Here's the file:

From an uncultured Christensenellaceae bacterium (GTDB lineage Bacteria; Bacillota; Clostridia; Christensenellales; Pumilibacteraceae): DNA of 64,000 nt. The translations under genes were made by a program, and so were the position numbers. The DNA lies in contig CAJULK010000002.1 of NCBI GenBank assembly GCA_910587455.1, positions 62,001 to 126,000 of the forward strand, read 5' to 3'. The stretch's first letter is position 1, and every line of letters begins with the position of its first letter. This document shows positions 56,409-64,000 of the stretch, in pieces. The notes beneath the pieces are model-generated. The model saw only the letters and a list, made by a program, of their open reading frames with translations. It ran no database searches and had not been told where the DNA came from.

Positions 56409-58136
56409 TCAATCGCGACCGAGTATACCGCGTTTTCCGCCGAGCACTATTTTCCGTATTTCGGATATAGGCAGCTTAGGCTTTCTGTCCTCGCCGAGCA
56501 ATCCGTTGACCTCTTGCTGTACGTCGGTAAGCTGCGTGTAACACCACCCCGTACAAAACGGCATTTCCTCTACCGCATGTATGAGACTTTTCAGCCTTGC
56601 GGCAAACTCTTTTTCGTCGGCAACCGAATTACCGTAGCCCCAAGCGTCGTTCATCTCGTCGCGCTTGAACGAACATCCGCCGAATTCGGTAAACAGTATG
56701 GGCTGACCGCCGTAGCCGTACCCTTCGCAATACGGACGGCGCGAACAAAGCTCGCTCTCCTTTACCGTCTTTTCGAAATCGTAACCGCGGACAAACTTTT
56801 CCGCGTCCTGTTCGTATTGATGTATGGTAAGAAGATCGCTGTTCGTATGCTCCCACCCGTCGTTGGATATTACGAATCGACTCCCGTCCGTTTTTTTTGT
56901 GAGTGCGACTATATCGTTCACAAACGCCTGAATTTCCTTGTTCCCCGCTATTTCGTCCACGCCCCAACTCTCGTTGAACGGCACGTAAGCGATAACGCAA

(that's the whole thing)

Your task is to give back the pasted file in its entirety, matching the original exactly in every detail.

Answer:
From an uncultured Christensenellaceae bacterium (GTDB lineage Bacteria; Bacillota; Clostridia; Christensenellales; Pumilibacteraceae): DNA of 64,000 nt. The translations under genes were made by a program, and so were the position numbers. The DNA lies in contig CAJULK010000002.1 of NCBI GenBank assembly GCA_910587455.1, positions 62,001 to 126,000 of the forward strand, read 5' to 3'. The stretch's first letter is position 1, and every line of letters begins with the position of its first letter. This document shows positions 56,409-64,000 of the stretch, in pieces. The notes beneath the pieces are model-generated. The model saw only the letters and a list, made by a program, of their open reading frames with translations. It ran no database searches and had not been told where the DNA came from.

Positions 56409-58136
56409 TCAATCGCGACCGAGTATACCGCGTTTTCCGCCGAGCACTATTTTCCGTATTTCGGATATAGGCAGCTTAGGCTTTCTGTCCTCGCCGAGCA
56501 ATCCGTTGACCTCTTGCTGTACGTCGGTAAGCTGCGTGTAACACCACCCCGTACAAAACGGCATTTCCTCTACCGCATGTATGAGACTTTTCAGCCTTGC
56601 GGCAAACTCTTTTTCGTCGGCAACCGAATTACCGTAGCCCCAAGCGTCGTTCATCTCGTCGCGCTTGAACGAACATCCGCCGAATTCGGTAAACAGTATG
56701 GGCTGACCGCCGTAGCCGTACCCTTCGCAATACGGACGGCGCGAACAAAGCTCGCTCTCCTTTACCGTCTTTTCGAAATCGTAACCGCGGACAAACTTTT
56801 CCGCGTCCTGTTCGTATTGATGTATGGTAAGAAGATCGCTGTTCGTATGCTCCCACCCGTCGTTGGATATTACGAATCGACTCCCGTCCGTTTTTTTTGT
56901 GAGTGCGACTATATCGTTCACAAACGCCTGAATTTCCTTGTTCCCCGCTATTTCGTCCACGCCCCAACTCTCGTTGAACGGCACGTAAGCGATAACGCAA